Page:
This one is from my grandmother’s cookbook. It is very difficult, but worth the effort. It might not look much, but the taste is wonderful.
Looking to see if the recipe exists elsewhere, I noticed that all other variations have only crust and snow, with no filling. It's quite possible layers are grandma's addition.
11 tbsp. melted fat
9 tbsp. sugar
9 tbsp. milk
1 package of baking powder (around 5g)
Flour as needed (around 230g)
Regarding “flour as needed”, you will find that amount varies depending on the kind you are using and your spoon size. I use around 230g. Your best bet is to put in around 180 or 200g (mixed with baking powder), and then add until the crust is no more sticky.
Beat yolks, add fat (let it cool down a little after melting – too hot will denature yolks and while it won’t be a complete failure it won’t be very good), sugar, milk and flour mixed with baking powder.
Now comes the tricky part: split in three parts. Bake on inverted pan or one with removable bottom. I advise you to put the cooking sheet on the top of the surface you will bake and spread the crust with the rolling pin. Prepare all three crusts this way before baking one by one. It will be very thin. Why inverted pan or removable bottom? It’s very breakable. Extremely breakable. Don’t panic if it crumbles, though – just stick everything back together. It will not be noticeable once the cake is finished. Bake at 180℃ for about 10 minutes. Remove very carefully.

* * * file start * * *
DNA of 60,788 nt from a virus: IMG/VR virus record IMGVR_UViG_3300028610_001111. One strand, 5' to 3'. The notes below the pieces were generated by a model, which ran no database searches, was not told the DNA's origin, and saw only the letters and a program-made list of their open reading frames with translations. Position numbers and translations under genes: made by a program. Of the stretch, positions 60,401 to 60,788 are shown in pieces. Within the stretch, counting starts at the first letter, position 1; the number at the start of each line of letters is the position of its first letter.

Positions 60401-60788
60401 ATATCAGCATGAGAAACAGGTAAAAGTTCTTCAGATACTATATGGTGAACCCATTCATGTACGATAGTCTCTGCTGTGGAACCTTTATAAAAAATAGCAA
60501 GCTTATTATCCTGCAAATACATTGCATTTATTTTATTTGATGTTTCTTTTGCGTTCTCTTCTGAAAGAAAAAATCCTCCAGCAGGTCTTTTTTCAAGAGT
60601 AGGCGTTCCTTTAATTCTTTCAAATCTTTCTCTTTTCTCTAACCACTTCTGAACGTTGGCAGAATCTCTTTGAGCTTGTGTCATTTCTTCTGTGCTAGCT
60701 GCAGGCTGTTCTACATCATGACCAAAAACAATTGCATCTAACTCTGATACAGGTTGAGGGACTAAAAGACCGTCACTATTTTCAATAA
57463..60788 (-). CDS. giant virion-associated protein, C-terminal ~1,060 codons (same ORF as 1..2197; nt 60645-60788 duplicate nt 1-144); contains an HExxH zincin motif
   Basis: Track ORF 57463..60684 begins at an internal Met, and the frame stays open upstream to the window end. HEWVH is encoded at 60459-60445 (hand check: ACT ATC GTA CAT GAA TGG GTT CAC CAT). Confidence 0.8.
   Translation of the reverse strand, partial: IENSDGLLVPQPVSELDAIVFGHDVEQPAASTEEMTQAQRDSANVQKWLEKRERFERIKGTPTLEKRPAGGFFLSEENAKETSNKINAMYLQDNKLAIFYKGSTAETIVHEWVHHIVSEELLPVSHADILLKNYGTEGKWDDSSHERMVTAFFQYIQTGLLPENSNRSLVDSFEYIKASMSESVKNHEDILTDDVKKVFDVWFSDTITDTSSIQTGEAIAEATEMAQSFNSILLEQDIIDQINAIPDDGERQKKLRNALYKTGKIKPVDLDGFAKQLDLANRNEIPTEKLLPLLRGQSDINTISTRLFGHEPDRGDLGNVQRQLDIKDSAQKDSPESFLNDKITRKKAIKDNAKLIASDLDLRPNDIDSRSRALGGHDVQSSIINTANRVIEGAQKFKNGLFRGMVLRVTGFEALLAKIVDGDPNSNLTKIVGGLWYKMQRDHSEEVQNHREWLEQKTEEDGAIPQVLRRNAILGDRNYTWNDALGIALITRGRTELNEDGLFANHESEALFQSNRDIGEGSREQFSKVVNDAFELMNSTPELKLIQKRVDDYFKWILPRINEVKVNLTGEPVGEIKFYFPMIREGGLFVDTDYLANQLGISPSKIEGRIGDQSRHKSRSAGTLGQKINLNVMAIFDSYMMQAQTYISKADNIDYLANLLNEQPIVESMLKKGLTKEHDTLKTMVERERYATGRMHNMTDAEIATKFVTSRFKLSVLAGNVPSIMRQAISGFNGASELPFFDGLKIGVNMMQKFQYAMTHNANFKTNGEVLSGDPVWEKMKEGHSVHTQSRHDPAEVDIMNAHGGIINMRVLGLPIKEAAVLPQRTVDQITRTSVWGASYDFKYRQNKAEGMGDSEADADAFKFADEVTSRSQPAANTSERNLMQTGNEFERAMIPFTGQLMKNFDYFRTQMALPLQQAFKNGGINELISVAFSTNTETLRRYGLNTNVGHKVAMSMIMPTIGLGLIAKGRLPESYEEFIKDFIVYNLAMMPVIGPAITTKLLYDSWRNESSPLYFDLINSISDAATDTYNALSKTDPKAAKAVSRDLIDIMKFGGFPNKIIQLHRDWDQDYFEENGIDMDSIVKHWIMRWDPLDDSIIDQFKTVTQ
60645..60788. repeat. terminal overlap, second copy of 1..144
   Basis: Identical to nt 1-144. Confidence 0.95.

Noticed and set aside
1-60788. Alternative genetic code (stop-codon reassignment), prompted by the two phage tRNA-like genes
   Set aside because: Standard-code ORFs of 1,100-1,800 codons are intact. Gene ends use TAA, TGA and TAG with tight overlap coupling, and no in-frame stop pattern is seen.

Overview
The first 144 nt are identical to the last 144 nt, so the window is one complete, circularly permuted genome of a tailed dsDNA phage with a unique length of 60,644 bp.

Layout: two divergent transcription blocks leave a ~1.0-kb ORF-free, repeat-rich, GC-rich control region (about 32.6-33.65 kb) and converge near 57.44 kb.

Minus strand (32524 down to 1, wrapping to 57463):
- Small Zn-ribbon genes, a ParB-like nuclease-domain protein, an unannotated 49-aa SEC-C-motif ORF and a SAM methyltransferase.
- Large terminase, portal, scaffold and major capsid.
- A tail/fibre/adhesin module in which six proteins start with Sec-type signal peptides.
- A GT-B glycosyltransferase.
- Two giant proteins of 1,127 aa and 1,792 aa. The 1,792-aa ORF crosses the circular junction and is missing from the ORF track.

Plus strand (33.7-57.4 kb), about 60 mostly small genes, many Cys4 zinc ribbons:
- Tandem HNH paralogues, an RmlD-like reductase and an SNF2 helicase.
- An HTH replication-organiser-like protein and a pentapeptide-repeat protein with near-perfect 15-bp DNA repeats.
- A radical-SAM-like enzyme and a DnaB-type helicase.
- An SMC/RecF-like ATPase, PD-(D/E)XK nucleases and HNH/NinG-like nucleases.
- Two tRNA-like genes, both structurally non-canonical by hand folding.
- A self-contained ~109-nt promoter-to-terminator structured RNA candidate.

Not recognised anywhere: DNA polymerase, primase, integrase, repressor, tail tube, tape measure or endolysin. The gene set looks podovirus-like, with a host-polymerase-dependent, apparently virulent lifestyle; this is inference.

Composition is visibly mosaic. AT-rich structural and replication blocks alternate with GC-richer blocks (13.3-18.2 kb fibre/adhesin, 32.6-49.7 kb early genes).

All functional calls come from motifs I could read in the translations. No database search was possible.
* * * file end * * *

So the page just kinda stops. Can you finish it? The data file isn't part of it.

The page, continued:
5 tbsp. sugar
2 sticks of cooking chocolate (80g)
3 tbsp. flour
Lemon zest (optional)
Take some milk into a bowl (about 100ml), add sugar and flour and mix until it’s even. Boil the rest of the milk. When the small bubbles begin appearing on the edges, remove from fire and add sugar and flour mixture. Return to the fire and boil until the mixture thickens. Mix constantly so it doesn’t stick to the pan. (It’s quite similar to making instant pudding.) When it thickens, add chocolate and decrease fire. Mix until chocolate melts. Remove from fire and add lemon zest. When it cools down, carefuly spread half of the filling over one layer of crust, put another layer of crust, then spread the rest of the filling and cover with third layer.
A little bit of water (about 50ml)
4 egg whites.
Put sugar in non-sticky pan and add very little water. Basically, you’ll want to add enough water so all sugar is wet but not overflowing. Melt it until it becomes elastic. Now, there are various means on checking the condition. Some suggest dripping sugar into a glass of cold water until it forms a ball that you can flatten and stretch when removed from water, others taking it from the spoon and stretching it between your fingers. First never worked well, second gave me a burn. What I do is take a bit on the toothpick, stick another toothpick to it and pull them apart. If a thread is formed between toothpicks and doesn’t break soon, you’re done.
When sugar begins to boil (large bubbles form on the bottom of the pan), beat egg whites. When sugar is done, slowly add it while constantly beating them. (Standing mixer or a helper makes this considerably easier, but I’m making this with a hand-mixer by myself, pouring slowly sugar with left hand, and I never had problems.) When you’ve added sugar, keep beating them until the bowl cools down. This thermally processes egg whites so they don’t spoil.
Put snow on the top of the cake. As its name indicates, snow or foam melts with time. It becomes less and less, syrup gradually seeping into the bottom parts, making the crust softer. This is why cake is tastier after a little has passed. On the other hand, it might look ridiculous after a while with foam gathered in the centre.
Complicated? I had to make do with ingredients list only. Instructions here are based on my experience.
Here is a slice, three days after.